While we continue the improvement with the police, we've actually accelerated the growth of the Afghan army. We've almost doubled the size of the Afghan army number of soldiers from about 26,000 to close to 50,000. We have increased the structure of the army by three brigades, three out of 10 brigades, so increased the structure about 30 percent.  
         But the exciting part about it is that the AWOL rate in the army has gone from 18 percent down to less than 8 percent. The present- for-duty has gone from about 55 percent to over 85 percent and is continuing to climb. We have really reinforced the NCO corps. Now noncommissioned officers are manned at over 80 percent of their task-skills(sic), when before they were about 25 percent. So it's -- we've added over 7,000 NCOs in the last year.  
         The army is starting to take the lead in the fight, in fact is -- in many cases, they are leading coalition forces in the fight. Last year this time, we had maybe about 20 elements that were able to take the lead in operations. Now we have over 50 elements – Kandak (battalion) sizes or larger. And the -- we actually have two elements, a corps headquarters and a kandak, that have the capability of conducting independent operations. So the -- and we expect to see that progress continue into the summer. We have about 15 kandaks now on the verge of being validated as independent operators. And this validation is done with the same standards as we use within the U.S. Army, and the fact is, the validation team is actually trained at our national training center.  
         So the Afghan army and Afghan police are well-positioned as we move into the spring and summer operations. We are doing very well in the districts. The districts that we tackle with focused district development were some of our most difficult districts, so we're expecting to see some great results, and we're already seeing good results as we go into the spring and the summer.  
         I will now take your questions. 
         MR. WHITMAN: Who would like to start?
         Go ahead.
         Q     General, Paul Krawzak, Copley News Service. I'm wondering if you have any of the Marines from Twentynine Palms who were coming in or came in to help train the police. Do you have any of those Marines working with you?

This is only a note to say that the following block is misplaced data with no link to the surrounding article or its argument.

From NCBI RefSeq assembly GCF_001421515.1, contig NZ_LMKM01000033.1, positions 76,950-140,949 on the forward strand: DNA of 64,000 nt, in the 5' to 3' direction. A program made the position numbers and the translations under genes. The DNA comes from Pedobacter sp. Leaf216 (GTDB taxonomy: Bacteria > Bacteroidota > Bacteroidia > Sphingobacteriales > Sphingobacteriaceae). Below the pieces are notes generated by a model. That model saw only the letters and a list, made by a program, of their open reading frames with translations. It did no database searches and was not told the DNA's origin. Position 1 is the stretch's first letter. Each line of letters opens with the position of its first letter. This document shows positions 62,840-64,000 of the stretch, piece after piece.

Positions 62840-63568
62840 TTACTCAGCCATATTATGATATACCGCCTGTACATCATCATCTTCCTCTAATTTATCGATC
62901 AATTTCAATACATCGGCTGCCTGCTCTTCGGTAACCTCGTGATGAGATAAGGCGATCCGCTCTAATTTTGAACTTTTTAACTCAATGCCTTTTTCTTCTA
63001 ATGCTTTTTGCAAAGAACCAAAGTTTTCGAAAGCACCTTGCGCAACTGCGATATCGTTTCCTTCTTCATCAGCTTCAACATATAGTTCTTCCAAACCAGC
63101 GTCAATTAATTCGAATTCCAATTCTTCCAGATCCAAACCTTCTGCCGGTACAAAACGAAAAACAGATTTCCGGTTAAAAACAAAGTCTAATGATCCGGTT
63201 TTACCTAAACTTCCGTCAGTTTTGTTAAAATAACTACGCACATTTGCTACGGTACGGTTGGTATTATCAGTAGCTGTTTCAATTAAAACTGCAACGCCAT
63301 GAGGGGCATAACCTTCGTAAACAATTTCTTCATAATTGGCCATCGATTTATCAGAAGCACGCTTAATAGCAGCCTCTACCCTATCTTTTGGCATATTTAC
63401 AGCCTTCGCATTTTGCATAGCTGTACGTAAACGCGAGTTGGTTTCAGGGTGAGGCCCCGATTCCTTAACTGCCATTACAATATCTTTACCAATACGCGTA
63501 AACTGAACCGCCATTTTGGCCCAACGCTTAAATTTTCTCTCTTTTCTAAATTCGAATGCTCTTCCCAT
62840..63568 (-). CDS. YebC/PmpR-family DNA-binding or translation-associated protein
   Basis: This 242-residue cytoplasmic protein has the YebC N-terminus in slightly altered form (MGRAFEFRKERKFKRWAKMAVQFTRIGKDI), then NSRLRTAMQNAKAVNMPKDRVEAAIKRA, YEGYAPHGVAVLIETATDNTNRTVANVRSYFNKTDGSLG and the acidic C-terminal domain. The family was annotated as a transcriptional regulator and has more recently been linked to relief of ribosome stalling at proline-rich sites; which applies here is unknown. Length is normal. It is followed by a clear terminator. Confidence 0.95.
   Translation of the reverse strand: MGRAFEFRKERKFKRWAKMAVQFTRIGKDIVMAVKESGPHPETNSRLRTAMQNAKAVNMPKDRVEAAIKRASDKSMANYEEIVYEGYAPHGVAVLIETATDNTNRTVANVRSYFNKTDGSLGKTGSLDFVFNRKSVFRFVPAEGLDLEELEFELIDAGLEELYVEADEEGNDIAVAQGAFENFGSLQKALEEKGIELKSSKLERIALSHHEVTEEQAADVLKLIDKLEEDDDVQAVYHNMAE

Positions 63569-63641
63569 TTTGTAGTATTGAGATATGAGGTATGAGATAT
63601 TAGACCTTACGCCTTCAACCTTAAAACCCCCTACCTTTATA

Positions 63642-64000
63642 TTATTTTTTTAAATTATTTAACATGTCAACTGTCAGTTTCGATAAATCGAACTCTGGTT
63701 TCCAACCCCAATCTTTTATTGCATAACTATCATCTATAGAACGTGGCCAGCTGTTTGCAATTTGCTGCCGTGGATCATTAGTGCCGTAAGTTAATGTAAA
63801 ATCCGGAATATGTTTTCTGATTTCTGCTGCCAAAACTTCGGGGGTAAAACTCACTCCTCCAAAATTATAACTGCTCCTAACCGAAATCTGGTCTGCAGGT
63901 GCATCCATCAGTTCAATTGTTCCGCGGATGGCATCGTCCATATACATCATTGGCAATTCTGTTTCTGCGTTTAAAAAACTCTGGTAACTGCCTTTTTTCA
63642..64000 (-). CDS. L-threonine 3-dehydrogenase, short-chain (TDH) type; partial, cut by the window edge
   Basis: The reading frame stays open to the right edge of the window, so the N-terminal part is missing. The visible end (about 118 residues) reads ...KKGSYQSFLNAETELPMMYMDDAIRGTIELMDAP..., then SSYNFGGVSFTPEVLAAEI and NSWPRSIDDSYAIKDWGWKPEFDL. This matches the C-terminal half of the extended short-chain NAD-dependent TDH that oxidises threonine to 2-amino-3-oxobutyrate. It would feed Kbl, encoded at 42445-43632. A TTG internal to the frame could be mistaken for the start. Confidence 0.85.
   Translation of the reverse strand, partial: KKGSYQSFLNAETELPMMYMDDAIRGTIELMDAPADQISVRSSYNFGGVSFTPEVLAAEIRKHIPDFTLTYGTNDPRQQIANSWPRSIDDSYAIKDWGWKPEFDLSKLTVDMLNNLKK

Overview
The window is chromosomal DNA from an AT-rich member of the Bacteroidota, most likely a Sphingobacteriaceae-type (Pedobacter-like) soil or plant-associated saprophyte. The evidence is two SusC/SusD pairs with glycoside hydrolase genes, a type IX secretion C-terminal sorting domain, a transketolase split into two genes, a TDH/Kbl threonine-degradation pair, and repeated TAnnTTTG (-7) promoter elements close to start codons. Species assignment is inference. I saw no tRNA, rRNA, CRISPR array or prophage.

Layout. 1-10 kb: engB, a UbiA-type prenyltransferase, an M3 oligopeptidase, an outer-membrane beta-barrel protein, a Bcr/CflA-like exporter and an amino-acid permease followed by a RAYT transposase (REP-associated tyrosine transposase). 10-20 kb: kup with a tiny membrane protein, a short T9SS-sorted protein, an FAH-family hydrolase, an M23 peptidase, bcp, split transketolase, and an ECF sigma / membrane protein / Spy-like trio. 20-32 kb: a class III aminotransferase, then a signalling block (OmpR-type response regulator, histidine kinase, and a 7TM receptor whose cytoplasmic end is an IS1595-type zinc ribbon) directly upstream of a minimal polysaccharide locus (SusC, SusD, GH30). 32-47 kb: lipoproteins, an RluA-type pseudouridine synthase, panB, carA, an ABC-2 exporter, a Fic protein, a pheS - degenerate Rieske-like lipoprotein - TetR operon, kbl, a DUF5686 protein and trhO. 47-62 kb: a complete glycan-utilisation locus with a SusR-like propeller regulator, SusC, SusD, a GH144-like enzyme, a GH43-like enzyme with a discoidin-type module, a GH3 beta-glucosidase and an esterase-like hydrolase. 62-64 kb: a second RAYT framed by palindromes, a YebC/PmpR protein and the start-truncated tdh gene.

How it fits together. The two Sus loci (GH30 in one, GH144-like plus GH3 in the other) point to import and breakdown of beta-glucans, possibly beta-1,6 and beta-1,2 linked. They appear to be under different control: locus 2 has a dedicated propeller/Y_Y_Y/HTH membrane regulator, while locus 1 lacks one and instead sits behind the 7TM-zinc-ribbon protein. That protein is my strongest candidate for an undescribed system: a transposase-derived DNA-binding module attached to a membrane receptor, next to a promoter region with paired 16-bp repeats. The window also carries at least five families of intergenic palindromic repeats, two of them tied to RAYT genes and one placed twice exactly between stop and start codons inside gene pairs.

GEN. LIVINGSTON: Yes, we do. In fact, that's one of the exciting things that's going to be happening this summer. We currently have about 7,500 people from 22 different nations that contribute to Task Force Phoenix. So we're getting the 2/7 Marines, which is an entire battalion, and they will be focusing on training the police in the southwest regions of Afghanistan.
        So that will bring a tremendous support to our current efforts.
         Q     To follow up, have they arrived yet and started working?
         GEN. LIVINGSTON: They have not arrived. We've been conducting planning operations with them and building the facilities for the Marines. We expect them momentarily.
         MR. WHITMAN: Okay, Courtney.
         Q     Hi, General. This is Courtney Kube from NBC News. I'm not sure if you're aware of a story -- it came out in The New York Times yesterday -- about a U.S. company that allegedly supplied Chinese-made ammunition for Afghan national security forces. Ammunition was -- is allegedly old and insufficient, and there's all kinds of allegations. Can you update us on that from your side? Do you have any idea if any of this ammunition made it to the Afghan security forces? Was it used? Were there any problems, safety issues?
         GEN. LIVINGSTON: I'm familiar with the story, and fact is, I read it this morning. From the operational standpoint, we're concerned with two major issues. One is, of course, safety. And then the other is the performance of ammunition. We have had several discussions over my tenure as commander about different ammunition and we have had no systematic problems with ammunition in either performance or in safety. We really don't get involved in the procurement of ammo, but the ammo that we're getting is working the way that we need it to work.